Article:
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Ethics in Artificial Intelligence in education: Who Cares?

The OU’s Dr Wayne Holmes, a lecturer in Learning, Science and Innovation in the Institute of Educational Technology, discusses its impact and why ethics is crucial to the adoption of AI in education.

Whether students and academics welcome it or not, Artificial Intelligence is increasingly being deployed in universities around the world, and will significantly impact on the future of university education.

Companies such as Facebook, Amazon and Google are investing millions of dollars developing AI in education (AIED) products, while by 2024 the global AIED market is expected to be worth around £4.5 billion.

However, the ethical consequences of AIED, such as ‘adaptive’ or ‘personalised’ learning systems, are rarely fully considered. In fact, most AIED research, development, and deployment have taken place in what is essentially a moral vacuum: virtually no research has been undertaken, no guidelines have been provided, no policies have been developed, and no regulations have been enacted to address the specific ethical issues raised by the use of AI in education.

It’s not just about data

To begin with, concerns exist about the large volumes of data collected to support AIED (how can we be sure that the data is accurate, who owns and who controls the data, and how is student privacy maintained?). However, while data raises major ethical concerns, AIED ethics cannot be reduced to questions about data. Other major concerns include the potential for bias (incorporated into AIED algorithms and computational approaches) and the fact that decisions made by AI’s deep neural networks cannot easily be inspected. But together these are the ‘known unknowns’. What about the ‘unknown unknowns’, the AIED ethical issues that have yet to be even identified?

The ethical use of algorithms

As a first step towards addressing the ethics of AIED, the Open University’s openAIED research group led a workshop at the 2018 Artificial Intelligence in Education international conference, involving researchers from around the world. Participants drew on empirical work to consider ethical issues such as systematic biases in machine-learned student models, impenetrable black-box algorithms, and the ethics of AI-driven college course recommendations.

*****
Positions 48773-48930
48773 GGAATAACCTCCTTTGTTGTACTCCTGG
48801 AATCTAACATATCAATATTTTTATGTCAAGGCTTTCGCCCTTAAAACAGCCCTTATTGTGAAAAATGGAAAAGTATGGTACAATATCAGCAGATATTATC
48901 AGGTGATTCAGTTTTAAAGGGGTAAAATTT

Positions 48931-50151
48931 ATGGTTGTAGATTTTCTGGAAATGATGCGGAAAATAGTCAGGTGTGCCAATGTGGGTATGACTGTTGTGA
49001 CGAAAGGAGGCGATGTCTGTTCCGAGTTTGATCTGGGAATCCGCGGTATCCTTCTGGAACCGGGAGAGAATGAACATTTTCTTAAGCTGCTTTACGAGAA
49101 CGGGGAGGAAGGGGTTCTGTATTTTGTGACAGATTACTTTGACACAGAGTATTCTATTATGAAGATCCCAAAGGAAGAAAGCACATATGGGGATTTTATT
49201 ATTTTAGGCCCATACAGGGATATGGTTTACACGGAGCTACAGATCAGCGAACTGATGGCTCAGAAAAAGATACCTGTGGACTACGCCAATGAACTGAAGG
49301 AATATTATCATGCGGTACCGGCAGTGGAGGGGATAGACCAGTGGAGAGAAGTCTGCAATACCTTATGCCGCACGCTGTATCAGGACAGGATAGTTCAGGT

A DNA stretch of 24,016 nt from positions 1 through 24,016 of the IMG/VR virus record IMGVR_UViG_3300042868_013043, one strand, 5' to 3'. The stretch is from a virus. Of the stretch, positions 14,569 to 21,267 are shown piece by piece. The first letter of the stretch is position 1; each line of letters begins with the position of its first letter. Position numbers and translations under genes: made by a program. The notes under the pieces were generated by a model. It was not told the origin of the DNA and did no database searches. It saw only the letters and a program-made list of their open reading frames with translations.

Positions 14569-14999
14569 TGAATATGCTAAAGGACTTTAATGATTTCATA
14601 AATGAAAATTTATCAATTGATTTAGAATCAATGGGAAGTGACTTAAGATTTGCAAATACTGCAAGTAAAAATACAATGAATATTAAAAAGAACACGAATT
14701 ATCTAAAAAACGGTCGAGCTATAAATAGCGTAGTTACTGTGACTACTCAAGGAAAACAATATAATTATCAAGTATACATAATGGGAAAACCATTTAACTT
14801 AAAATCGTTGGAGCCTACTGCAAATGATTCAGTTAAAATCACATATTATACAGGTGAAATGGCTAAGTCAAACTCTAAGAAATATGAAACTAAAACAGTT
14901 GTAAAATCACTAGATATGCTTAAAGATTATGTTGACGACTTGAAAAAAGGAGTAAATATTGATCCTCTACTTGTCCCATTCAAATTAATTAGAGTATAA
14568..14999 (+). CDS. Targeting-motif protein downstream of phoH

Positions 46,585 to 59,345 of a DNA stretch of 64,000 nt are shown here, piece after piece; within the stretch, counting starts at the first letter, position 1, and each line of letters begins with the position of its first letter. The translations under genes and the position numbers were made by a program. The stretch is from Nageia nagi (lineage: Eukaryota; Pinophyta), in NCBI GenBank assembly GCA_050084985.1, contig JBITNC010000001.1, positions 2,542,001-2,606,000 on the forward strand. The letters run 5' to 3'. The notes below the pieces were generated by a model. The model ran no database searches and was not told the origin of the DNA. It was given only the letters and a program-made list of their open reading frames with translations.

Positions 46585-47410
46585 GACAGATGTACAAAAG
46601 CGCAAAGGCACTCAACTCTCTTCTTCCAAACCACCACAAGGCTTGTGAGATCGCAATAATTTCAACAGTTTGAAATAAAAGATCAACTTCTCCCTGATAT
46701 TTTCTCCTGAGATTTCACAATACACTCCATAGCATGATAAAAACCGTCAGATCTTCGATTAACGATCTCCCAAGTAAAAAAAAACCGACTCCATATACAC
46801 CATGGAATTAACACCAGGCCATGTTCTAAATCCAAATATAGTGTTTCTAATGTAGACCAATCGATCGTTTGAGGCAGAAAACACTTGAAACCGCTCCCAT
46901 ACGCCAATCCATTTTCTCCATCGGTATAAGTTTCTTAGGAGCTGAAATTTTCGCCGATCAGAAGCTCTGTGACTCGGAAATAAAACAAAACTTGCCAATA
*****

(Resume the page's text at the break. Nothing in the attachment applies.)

The Open University is also prioritising the ethics of AIED as it investigates the development and deployment of AI technologies across the university, beginning with AI chatbots to provide additional (24/7) support for OU students and staff.

Whether anyone likes it or not, AI has quietly entered the university campus, but little attention has been paid to the ethics. To give just one example, what happens if a student is subjected to a biased set of algorithms that impact negatively and incorrectly on their assessments?

Dr Wayne Holmes is a Lecturer in Learning Sciences and Innovation at the Open University’s Institute of Educational Technology. He leads the OU’s openAIED research group and is academic lead for the OU’s AI Working Group. He has recently published a report on AIED, Technology-enhanced Personalised Learning: Untangling the Evidence, commissioned by Robert Bosch Stiftung.

 

About Author

Christine works in the Media Relations team within the Communications Unit at The Open University. She is an experienced BBC journalist, sub-editor and news editor and has a background in regional newspapers. After moving to PR she worked as a press officer for the Zoological Society of London. She has a BSc in Social Sciences with Politics from The Open University and focuses on stories from the Faculty of Social Science and widening access in HE. Chris swims regularly and has a pet Tortoise called Lightning.

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